Nurses and Addiction
Nurses are usually the first person to attend to a sick or injured individual in a hospital, and even in some medical office visits.
They soothe, they heal, and they comfort the patient in their time of need. But what about the nurses themselves? Who heals them?
A high-stress work environment, long hours, physician shortages and being away from their own families can take a toll on nurses.
In an attempt to self-medicate the anxiety, stress and, sometimes, pain they experience daily on the job, some nurses turn to drugs for relief.
Oftentimes they work double shifts and are deprived of sleep and they would like some help to stay awake or alert when on the job. Some drugs, such as stimulants, help them to stay awake and alert.
Unfortunately, nurses have easy access to addictive medications as they are the ones usually responsible for fulfilling doctor’s orders for every patient on their watch. Some of them end up diverting medication intended for their patients and abuse them.
Nurses face such unbelievable high levels of stress every single day, often all day. In many cases they fulfill the role of a physician and that of a nurse. In emergency rooms, nurses may see more injuries and accidents in a week than most of us do in our lifetimes.
Imagine having to treat badly injured patients in critical condition day in and day out. It ends up traumatizing the caregivers. No wonder that a good portion of the nurses who work in the emergency department are diagnosed with PTSD.
The stress and the heavy workload on the job, could also cause problems at home, as they are absent for long periods of time – it is not a 9-5 job! The family feels neglected and may demand more of their time, which, given their job responsibilities only adds to the stress.
The ability to mute their personal life and perform on the job eventually takes an incredible toll on them. Many nurses exhibit both, physical and mental symptoms from stress.
Long hours, double shifts, and rotating schedules are major contributors to fatigue, which makes them vulnerable to substance abse. Not only do nurses have easy access to the types of medication they need to cope, but they are also knowledgeable about the effects of these medications and are more far more likely to abuse them.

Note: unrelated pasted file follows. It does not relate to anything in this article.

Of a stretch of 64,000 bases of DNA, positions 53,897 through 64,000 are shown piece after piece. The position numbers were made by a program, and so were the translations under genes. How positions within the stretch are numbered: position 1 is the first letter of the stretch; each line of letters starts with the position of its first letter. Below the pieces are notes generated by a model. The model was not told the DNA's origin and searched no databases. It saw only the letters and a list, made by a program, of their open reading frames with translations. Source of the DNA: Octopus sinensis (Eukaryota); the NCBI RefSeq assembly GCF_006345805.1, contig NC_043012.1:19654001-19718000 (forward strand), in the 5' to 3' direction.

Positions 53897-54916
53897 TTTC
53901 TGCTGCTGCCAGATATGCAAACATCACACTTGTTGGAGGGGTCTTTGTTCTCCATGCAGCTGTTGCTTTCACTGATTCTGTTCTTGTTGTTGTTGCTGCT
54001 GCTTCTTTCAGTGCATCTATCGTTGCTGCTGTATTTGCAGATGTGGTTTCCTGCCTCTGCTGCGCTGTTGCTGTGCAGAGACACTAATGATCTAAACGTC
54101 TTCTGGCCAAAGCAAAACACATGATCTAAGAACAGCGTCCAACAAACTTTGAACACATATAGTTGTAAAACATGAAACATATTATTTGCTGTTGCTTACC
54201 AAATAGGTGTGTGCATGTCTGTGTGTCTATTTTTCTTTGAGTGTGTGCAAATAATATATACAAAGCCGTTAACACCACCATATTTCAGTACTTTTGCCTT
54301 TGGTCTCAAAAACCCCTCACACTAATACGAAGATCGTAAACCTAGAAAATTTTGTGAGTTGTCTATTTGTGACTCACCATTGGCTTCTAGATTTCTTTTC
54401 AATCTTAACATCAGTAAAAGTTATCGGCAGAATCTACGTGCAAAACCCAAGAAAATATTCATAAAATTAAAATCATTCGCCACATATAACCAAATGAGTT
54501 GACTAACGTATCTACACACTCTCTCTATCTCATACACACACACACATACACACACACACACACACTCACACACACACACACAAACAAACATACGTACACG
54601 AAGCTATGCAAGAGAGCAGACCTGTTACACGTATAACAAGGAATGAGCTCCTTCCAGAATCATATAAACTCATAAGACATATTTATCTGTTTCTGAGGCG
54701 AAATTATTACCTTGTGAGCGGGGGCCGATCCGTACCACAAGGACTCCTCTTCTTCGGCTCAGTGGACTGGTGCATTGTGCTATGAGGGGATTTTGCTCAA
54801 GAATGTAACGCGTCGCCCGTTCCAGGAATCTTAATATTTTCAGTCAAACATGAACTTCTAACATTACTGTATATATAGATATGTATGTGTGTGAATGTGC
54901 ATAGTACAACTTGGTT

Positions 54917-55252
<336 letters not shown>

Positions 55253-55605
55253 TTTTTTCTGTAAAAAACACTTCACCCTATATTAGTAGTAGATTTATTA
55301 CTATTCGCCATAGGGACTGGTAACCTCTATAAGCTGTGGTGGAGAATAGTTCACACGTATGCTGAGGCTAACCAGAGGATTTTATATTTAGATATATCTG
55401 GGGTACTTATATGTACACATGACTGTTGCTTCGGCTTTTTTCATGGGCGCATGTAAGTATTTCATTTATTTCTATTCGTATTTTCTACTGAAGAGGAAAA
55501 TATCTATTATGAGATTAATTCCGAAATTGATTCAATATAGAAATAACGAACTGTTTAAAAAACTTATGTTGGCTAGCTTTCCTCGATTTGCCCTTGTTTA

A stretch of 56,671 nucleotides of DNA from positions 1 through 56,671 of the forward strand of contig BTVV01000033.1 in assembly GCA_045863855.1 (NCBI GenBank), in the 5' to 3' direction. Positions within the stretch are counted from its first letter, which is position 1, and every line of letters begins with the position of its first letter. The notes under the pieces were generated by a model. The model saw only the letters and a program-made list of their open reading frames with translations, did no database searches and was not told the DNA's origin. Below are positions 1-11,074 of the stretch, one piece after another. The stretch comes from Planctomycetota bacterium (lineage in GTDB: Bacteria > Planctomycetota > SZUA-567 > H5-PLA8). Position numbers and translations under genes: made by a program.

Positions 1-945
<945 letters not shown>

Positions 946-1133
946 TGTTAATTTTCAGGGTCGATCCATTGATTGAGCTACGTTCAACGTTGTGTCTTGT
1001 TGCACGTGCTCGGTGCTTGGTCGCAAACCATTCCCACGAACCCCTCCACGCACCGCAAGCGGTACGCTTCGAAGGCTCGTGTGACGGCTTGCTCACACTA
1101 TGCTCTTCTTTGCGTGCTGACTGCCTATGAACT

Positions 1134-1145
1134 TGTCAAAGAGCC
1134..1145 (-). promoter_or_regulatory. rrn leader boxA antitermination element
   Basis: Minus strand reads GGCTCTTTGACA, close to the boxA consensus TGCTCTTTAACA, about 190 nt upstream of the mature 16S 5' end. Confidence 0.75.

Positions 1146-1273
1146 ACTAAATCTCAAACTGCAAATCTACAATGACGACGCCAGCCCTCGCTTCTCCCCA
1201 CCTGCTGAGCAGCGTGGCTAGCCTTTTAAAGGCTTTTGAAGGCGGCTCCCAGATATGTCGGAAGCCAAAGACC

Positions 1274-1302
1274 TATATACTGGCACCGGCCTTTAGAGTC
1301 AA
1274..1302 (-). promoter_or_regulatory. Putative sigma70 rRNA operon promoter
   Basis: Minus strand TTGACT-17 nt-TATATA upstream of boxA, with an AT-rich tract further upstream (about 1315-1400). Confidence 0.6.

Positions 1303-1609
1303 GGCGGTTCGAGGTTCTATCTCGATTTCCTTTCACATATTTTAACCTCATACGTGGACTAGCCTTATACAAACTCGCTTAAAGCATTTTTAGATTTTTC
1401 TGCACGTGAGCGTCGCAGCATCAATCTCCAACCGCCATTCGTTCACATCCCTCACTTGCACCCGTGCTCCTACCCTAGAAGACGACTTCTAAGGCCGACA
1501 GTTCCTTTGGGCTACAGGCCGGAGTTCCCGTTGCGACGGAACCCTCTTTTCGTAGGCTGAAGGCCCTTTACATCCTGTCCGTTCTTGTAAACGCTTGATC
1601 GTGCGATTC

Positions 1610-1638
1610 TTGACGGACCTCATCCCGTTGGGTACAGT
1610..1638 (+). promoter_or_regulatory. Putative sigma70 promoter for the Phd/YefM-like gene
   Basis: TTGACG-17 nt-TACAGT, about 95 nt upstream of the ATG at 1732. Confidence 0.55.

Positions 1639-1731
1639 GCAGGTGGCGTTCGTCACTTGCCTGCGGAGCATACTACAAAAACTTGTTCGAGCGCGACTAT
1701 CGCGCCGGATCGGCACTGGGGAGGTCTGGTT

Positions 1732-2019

Many of the nurses who confide to self-medicating cite mental health issues as a reason. One survey showed 63% of nurses asked suffered both physical and mental health issues due to the stress of their jobs. The easy access to a variety of medications leads to a temptation to self-medicate.
Addiction among nurses is higher than the national average. As a result of they may become distracted, make mistakes, or miss shifts. Consequently, it is important for nurses to seek treatment for their addiction and enter recovery.
Nurses need long-term treatment for addiction because the stressors at work are not going to go away and treatment needs to be continued even after they return to work after the initial acute phase of treatment, detoxification.
Helping The Caregivers
Many hospitals are incorporating addiction programs for their staff, helping them cope with their addictions and offering special placement when they return back to work. In New Jersey the nursing board has a program called RAMP, Recovery and Monitoring Program that helps nurses afflicted by the disease of addiction enter treatment.
Nurses can be supported after returning to work by pairing them with other nurses who are further along in their recover and can provide peer support. This could help reduce the chances of relapse.
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